Phil 1000. Bradley Monton Class 2 The Cosmological Argument. Three arguments for and one argument against the existence of God. The ontological argument The cosmological argument The argument from design The problem of evil. The Ontological Argument.
The Cosmological Argument
Premise 1: God is the being than which nothing greater can be conceived.
Premise 2: If a being exists in the understanding alone (and not in reality), then a being which is greater than it can be conceived.
Conclusion:God does not exist in the understanding alone -- God exists in reality.
Note that Gaunilo believes in God -- he’s critiquing the argument, not the conclusion.
Gaunilo presents an argument by analogy: he presents a bad argument with ostensibly the same structure as Anselm’s argument.
Premise 2: If an island exists in the understanding alone (and not in reality), then an island which is greater than it can be conceived.
Conclusion:Kokomo does not exist in the understanding alone -- Kokomo exists in reality.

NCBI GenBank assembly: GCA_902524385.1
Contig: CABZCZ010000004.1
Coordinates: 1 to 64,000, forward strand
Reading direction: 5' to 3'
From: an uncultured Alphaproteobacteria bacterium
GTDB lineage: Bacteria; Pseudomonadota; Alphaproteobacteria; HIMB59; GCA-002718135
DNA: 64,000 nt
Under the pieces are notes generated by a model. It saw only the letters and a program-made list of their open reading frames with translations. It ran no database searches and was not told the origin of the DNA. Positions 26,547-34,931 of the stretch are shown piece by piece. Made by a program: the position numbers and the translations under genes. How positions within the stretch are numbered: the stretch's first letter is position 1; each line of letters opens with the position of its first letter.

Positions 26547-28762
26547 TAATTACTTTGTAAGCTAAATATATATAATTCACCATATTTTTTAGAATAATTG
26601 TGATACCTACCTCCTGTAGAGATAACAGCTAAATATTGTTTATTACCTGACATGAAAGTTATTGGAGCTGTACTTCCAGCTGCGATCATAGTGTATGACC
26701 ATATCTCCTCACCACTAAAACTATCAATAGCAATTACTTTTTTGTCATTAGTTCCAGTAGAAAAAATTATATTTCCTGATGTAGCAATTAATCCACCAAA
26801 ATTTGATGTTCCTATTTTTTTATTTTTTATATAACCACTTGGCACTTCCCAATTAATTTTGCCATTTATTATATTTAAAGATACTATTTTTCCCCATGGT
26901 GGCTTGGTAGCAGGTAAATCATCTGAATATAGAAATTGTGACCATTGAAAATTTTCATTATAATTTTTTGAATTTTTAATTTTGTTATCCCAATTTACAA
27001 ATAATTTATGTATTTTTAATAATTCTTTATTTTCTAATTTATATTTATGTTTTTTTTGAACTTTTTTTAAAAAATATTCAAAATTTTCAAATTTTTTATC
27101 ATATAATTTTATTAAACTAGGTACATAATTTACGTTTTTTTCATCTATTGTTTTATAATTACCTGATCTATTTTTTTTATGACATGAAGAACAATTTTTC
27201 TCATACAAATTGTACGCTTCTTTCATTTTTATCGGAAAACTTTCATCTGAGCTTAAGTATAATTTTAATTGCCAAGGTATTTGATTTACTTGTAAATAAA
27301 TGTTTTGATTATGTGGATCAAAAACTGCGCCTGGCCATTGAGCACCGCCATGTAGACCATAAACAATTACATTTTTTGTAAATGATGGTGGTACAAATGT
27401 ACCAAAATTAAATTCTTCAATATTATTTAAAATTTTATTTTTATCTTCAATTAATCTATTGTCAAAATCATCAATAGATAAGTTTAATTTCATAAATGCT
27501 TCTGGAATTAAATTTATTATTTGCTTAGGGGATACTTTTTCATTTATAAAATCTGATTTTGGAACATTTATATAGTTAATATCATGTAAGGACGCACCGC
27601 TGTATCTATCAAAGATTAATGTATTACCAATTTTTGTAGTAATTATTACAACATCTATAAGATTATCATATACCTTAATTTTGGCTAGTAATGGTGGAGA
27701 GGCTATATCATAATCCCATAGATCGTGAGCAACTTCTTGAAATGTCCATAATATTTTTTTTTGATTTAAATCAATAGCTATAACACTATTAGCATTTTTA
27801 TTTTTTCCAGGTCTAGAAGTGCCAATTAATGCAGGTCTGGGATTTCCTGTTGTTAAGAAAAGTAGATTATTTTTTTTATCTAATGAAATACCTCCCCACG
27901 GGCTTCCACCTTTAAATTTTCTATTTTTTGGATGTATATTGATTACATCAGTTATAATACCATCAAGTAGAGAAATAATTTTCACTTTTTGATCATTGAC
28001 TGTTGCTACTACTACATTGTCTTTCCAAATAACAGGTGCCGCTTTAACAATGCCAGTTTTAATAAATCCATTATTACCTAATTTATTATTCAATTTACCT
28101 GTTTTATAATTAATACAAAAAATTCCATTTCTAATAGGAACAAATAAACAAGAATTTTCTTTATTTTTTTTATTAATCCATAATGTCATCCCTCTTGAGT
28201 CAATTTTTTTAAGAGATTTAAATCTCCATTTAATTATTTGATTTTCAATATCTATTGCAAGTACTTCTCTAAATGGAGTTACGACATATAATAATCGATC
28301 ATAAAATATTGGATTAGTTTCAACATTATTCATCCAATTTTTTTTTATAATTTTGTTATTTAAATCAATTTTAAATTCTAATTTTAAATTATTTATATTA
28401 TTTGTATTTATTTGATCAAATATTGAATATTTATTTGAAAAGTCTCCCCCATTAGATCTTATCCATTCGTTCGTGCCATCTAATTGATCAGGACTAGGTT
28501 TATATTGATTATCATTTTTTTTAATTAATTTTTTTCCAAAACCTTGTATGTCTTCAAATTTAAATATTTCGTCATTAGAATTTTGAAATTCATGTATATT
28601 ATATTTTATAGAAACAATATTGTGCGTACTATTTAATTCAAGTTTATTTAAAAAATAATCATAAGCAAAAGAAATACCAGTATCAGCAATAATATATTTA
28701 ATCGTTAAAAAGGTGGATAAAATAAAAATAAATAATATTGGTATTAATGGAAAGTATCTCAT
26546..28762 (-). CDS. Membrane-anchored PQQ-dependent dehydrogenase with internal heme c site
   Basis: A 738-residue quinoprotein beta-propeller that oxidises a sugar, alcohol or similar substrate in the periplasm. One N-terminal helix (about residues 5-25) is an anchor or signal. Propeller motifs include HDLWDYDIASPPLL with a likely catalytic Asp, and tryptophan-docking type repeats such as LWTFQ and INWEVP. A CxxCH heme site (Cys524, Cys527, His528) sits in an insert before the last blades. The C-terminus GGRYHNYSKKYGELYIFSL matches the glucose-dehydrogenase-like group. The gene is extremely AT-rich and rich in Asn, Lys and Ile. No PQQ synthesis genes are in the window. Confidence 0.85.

The ontological argument treats existence as a property -- it’s one of the properties that’s needed for maximal greatness.
But Kant says that that’s the wrong way to think of existence.
The ontological argument implicitly assumes it’s possible for God to exist.
But suppose that’s not possible; suppose that the very concept of God is self-contradictory.
Then it would follow from the premises of the argument that God exists …
but it would also follow that God doesn’t exist.
Premise 1: The universe began to exist.
Premise 2: Everything that begins to exist has a cause of its existence.
Conclusion: The universe had a cause of its existence.
Further step: this cause is God.
Premise 1: Whatever is caused to exist is caused to exist by something else.
Premise 2: It’s impossible to have an infinite regress of (non-temporal) causes resulting in the existence of something.
Conclusion: There must have been a first cause.
Leibniz -- the Principle of Sufficient Reason: there has to be a sufficient reason for everything that occurs.
Even if the universe has been in existence forever, and even if there is an infinite regress of causes, nevertheless there must be a sufficient reason for the universe to exist, and that chain of causes to exist.
That sufficient reason is God.
Maybe the answer is: God necessarily exists.
A further question: is the principle of sufficient reason true?
Rowe says that contingent facts can’t be explained by a necessary fact.
Therefore, an appeal to God can’t explain why the universe is this (contingent) way, and not some other way.
But is the will of God a sufficient reason?